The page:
HSo what do women really, really want? Elementary, Dr. Freud, according to Tepper's enchantingly sly feminist tale of Earthlings' first contact with alien starfarers: nothing that ""virile, arbitrary, egocentric, and often belligerent"" human males can supply. Abused wife to a feckless alcoholic, orphaned child of a wise Latina lady and her salvage-yard husband, Benita Alvarez-Shipton finds herself at 36 chosen by Chiddy and Vess, ambassadors from the galactic Pistach-Home, to introduce their message of peace to a largely skeptical, male-dominated U.S. government. Tepper intersperses episodes of Benita's struggle to help Chiddy and Vess with entries from the journal Chiddy keeps for her, an explanation of the Pistach moral-ethical religion centered upon a sacred fresco. To punctuate the many wrongs men in charge have committed, Tepper also inserts some headlines excruciatingly close to today's political scene: ""Baptists claim ETs possible demonic invasion; Falwell says ETs more likely gay."" Among other fitting punishments, the Pistach envoys see to it that rigid male right-to-life senators are impregnated by sentient wasps, whose larvae chew themselves out of righteous, unanesthetized senatorial bellies. As a clever roman clef and the stuff of secret female dreams, this novel succeeds brilliantly. Better yet, as a commentary on the capacity of women to endure, to achieve and to overcome, it shines as brightly as the stars that one day may provide what Tepper's women really wantDtrue peace. Tepper's novel will sell to wide range of SF readers, but special targeting to women, for instance in feminist bookstores, will increase sales. (Nov.)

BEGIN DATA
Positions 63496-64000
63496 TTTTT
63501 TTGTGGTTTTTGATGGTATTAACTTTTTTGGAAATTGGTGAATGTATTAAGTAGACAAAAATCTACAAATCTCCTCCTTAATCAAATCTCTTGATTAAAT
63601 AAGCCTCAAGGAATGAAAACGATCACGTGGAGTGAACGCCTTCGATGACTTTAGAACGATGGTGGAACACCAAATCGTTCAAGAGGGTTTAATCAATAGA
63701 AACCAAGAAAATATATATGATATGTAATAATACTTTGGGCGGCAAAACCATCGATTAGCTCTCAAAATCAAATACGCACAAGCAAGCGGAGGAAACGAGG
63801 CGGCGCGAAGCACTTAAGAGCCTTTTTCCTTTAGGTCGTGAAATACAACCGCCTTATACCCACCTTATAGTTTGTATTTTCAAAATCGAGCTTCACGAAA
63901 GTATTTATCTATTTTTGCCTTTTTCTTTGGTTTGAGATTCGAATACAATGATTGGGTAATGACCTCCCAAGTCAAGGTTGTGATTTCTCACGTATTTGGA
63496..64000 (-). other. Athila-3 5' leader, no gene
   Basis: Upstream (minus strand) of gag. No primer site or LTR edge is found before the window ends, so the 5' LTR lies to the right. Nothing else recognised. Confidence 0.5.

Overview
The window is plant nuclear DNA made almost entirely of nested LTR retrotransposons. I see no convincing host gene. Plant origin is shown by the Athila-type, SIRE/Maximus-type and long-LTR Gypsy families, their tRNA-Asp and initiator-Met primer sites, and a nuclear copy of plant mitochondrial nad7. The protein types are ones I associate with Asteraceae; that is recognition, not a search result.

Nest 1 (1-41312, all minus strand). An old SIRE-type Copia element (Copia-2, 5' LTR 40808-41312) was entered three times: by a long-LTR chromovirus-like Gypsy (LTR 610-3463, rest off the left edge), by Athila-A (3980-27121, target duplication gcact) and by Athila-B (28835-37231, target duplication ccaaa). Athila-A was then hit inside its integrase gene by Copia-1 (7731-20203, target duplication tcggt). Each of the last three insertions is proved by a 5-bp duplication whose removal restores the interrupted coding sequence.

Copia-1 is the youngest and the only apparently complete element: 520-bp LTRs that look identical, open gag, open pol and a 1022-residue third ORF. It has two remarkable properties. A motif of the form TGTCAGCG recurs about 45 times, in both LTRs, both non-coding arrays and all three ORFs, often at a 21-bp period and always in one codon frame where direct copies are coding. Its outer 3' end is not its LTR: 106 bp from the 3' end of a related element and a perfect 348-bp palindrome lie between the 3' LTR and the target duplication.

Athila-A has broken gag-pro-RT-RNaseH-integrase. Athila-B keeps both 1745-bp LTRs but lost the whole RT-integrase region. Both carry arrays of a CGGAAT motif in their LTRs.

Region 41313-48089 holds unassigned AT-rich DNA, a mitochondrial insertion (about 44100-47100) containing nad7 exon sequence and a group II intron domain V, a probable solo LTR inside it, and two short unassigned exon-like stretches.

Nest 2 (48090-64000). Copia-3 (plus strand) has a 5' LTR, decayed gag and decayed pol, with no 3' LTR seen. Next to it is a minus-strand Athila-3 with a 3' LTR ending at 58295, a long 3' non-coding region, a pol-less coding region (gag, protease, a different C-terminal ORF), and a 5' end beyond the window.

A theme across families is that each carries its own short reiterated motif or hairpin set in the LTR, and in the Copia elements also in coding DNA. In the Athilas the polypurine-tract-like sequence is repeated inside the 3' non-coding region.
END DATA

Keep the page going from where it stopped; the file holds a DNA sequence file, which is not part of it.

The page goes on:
Reviewed on: 10/30/2000 Release date: 11/01/2000 Genre: Fiction
Mass Market Paperbound - 480 pages - 978-0-380-81658-3
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